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Incomplete Nature: How Mind Emerged from…
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Incomplete Nature: How Mind Emerged from Matter (2011)

by Terrence W. Deacon

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How emergence gives rise to life and consciousness. ( )
  jefware | Jun 7, 2016 |
While the truly "popular science" version of this thesis remains to be written - Deacon's style and use of neologism are too cumbersome for most readers - it is a welcome addition to my library of non-reductive approaches to the major questions of contemporary science. In physics, cosmology, biology, and now in neuroscience, a new view of reality is beginning to emerge. It's summed up by Stuart Kauffman's idea of "order all the way down" or "order from order." Deacon posits that we need to conceive of human consciousness as a kind of negative space - a product of dynamical relations that cannot be reduced to specific material elements or flows of energy, while still being dependent upon their existence for its existence. And once having emerged, phenomena such as life and consciousness clearly become capable of permanently altering material reality in turn, reifying themselves and also producing novelty. That all aspects of reality are entangled and recursive, that "higher" levels are not reducible to a simple pile-up of "lower" levels is a much more promising posture for science to take than the reductive one that has merely led to the current dystopia: extreme alienation of humans from their environment and themselves. ( )
1 vote CSRodgers | Dec 3, 2015 |
Consistent with my own view that strict materialism needs to be extended to include the abstract while ruling out the supernatural, this massive (602 pp) and hugely impressive treatise starts by observing that, for living and mental phenomena as opposed to the purely material, *absences* of various kinds have causative efficacy. The subsequent explorations of an approach to explaining "ententionality" (one of several newly coined terms) are invariably systematic (though quite often beyond my ability to fully absorb them). For example, there is an elaborate argument that the origin of life corresponds to the emergence of "teleodynamics" from "morphodynamics", which itself emerges from "homeodynamics" (or thermodynamics). The framework then built up by chapters on work, information, significance, evolution, self, sentience, and consciousness is, as far as I can say, truly original, and auspicious for a great expansion of *rigorous* science's realm of applicability. This guy is good, and his book should be influential for a long time.
  fpagan | May 15, 2012 |
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Amazon.com Product Description (ISBN 0393049914, Hardcover)

A radical new explanation of how life and consciousness emerge from physics and chemistry.

As physicists work toward completing a theory of the universe and biologists unravel the molecular complexity of life, a glaring incompleteness in this scientific vision becomes apparent. The "Theory of Everything" that appears to be emerging includes everything but us: the feelings, meanings, consciousness, and purposes that make us (and many of our animal cousins) what we are. These most immediate and incontrovertible phenomena are left unexplained by the natural sciences because they lack the physical properties—such as mass, momentum, charge, and location—that are assumed to be necessary for something to have physical consequences in the world. This is an unacceptable omission. We need a "theory of everything" that does not leave it absurd that we exist.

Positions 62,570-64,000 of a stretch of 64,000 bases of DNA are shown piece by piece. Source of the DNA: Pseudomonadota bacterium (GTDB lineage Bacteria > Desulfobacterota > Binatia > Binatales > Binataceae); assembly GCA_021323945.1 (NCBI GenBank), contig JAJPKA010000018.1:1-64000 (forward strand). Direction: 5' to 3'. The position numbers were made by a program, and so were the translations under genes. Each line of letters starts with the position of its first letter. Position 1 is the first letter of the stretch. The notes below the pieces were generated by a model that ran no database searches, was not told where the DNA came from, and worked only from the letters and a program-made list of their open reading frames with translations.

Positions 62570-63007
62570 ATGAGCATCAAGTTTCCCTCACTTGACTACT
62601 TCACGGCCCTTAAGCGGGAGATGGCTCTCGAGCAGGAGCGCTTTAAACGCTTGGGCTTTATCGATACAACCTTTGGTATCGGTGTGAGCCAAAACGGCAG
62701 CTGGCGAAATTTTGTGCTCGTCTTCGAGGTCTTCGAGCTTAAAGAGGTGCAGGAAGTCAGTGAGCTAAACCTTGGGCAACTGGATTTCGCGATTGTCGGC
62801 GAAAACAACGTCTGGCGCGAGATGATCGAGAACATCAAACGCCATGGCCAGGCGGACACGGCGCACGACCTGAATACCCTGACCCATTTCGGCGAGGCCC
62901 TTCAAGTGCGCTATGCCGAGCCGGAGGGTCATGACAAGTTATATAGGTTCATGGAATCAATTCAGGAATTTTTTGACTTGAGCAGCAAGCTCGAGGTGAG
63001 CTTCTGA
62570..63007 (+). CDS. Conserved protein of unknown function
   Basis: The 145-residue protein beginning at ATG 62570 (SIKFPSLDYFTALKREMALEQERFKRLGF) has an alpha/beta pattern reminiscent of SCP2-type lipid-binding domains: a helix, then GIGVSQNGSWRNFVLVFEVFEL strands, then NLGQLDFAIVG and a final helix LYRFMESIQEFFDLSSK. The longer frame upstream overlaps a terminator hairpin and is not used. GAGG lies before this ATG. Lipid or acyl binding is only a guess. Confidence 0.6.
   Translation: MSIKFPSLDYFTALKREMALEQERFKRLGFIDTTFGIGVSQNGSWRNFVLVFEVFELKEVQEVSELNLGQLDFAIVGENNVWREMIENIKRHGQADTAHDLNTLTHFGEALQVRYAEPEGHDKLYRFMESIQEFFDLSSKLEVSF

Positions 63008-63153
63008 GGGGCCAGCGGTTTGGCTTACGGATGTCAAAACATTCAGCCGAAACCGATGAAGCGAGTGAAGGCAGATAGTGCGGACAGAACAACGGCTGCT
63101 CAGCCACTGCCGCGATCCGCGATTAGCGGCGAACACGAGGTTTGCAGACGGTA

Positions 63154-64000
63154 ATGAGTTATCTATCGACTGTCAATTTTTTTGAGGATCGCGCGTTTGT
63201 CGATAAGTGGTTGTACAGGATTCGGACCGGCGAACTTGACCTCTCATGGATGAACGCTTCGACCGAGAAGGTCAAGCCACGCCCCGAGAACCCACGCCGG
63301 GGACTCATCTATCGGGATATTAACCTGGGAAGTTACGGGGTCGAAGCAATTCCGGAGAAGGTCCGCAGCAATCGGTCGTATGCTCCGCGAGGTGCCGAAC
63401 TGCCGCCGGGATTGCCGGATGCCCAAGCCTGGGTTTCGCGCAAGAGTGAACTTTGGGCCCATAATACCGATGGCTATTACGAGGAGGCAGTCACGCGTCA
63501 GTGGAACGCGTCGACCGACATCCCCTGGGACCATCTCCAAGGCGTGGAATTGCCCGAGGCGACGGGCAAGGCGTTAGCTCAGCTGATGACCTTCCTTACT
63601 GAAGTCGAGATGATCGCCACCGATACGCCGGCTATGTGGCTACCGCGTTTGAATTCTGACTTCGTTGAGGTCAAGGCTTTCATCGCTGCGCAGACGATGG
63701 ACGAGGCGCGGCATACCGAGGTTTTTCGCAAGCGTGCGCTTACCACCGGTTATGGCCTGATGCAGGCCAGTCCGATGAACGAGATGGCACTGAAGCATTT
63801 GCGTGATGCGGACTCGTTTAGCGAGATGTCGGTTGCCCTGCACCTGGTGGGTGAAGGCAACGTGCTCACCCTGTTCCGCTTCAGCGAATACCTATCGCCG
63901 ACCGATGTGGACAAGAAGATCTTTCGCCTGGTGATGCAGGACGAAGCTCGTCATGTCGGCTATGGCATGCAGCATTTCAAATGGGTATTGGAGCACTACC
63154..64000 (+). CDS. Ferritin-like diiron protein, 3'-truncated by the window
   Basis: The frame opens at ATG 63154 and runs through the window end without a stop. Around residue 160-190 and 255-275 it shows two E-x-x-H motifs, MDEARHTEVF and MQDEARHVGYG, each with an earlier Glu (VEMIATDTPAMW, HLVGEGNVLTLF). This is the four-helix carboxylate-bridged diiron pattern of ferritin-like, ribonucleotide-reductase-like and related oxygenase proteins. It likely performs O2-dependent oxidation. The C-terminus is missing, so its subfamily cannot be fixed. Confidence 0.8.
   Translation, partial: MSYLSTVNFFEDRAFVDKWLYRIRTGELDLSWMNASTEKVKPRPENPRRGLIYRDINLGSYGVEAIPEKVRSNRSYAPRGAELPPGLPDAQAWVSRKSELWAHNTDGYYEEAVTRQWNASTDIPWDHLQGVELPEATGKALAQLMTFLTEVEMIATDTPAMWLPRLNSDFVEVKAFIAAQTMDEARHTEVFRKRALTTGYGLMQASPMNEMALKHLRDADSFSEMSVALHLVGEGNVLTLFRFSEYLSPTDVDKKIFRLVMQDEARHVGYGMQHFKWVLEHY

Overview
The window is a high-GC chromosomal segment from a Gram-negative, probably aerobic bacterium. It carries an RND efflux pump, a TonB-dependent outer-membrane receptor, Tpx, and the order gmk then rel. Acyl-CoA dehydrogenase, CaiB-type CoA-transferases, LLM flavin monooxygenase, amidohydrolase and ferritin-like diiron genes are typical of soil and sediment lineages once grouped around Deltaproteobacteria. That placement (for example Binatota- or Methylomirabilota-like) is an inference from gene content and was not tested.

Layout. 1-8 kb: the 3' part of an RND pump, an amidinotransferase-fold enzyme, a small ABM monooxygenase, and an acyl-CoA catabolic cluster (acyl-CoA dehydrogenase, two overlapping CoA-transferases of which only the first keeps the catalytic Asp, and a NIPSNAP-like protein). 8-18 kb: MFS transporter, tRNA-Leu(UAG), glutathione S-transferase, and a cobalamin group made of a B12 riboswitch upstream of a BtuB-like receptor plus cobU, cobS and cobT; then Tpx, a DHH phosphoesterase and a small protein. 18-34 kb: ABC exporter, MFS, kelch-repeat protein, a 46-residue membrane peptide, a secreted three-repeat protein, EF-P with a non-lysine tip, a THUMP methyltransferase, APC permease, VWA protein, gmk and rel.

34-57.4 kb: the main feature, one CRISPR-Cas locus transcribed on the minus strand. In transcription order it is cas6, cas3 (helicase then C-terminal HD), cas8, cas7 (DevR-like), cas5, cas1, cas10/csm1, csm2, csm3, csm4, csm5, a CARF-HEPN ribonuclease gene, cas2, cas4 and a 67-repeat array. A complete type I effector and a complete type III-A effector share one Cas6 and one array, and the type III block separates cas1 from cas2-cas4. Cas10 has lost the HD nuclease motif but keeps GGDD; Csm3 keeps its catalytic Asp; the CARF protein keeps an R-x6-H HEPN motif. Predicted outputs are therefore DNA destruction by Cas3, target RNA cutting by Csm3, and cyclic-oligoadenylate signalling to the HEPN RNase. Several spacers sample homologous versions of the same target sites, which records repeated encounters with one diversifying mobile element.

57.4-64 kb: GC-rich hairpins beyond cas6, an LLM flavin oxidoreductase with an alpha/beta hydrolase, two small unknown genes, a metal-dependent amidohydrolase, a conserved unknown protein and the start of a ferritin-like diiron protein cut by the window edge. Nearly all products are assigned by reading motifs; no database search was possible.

Incomplete Nature begins by accepting what other theories try to deny: that, although mental contents do indeed lack these material-energetic properties, they are still entirely products of physical processes and have an unprecedented kind of causal power that is unlike anything that physics and chemistry alone have so far explained. Paradoxically, it is the intrinsic incompleteness of these semiotic and teleological phenomena that is the source of their unique form of physical influence in the world. Incomplete Nature meticulously traces the emergence of this special causal capacity from simple thermodynamics to self-organizing dynamics to living and mental dynamics, and it demonstrates how specific absences (or constraints) play the critical causal role in the organization of physical processes that generate these properties.

The book's radically challenging conclusion is that we are made of these specific absenses—such stuff as dreams are made on—and that what is not immediately present can be as physically potent as that which is. It offers a figure/background shift that shows how even meanings and values can be understood as legitimate components of the physical world. 12 black-and-white illustrations

(retrieved from Amazon Thu, 12 Mar 2015 18:15:28 -0400)

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Examines the emergent processes that bridge the gap between organisms that think and have consciousness and those that do not and discusses the origins of life, information, and free will.

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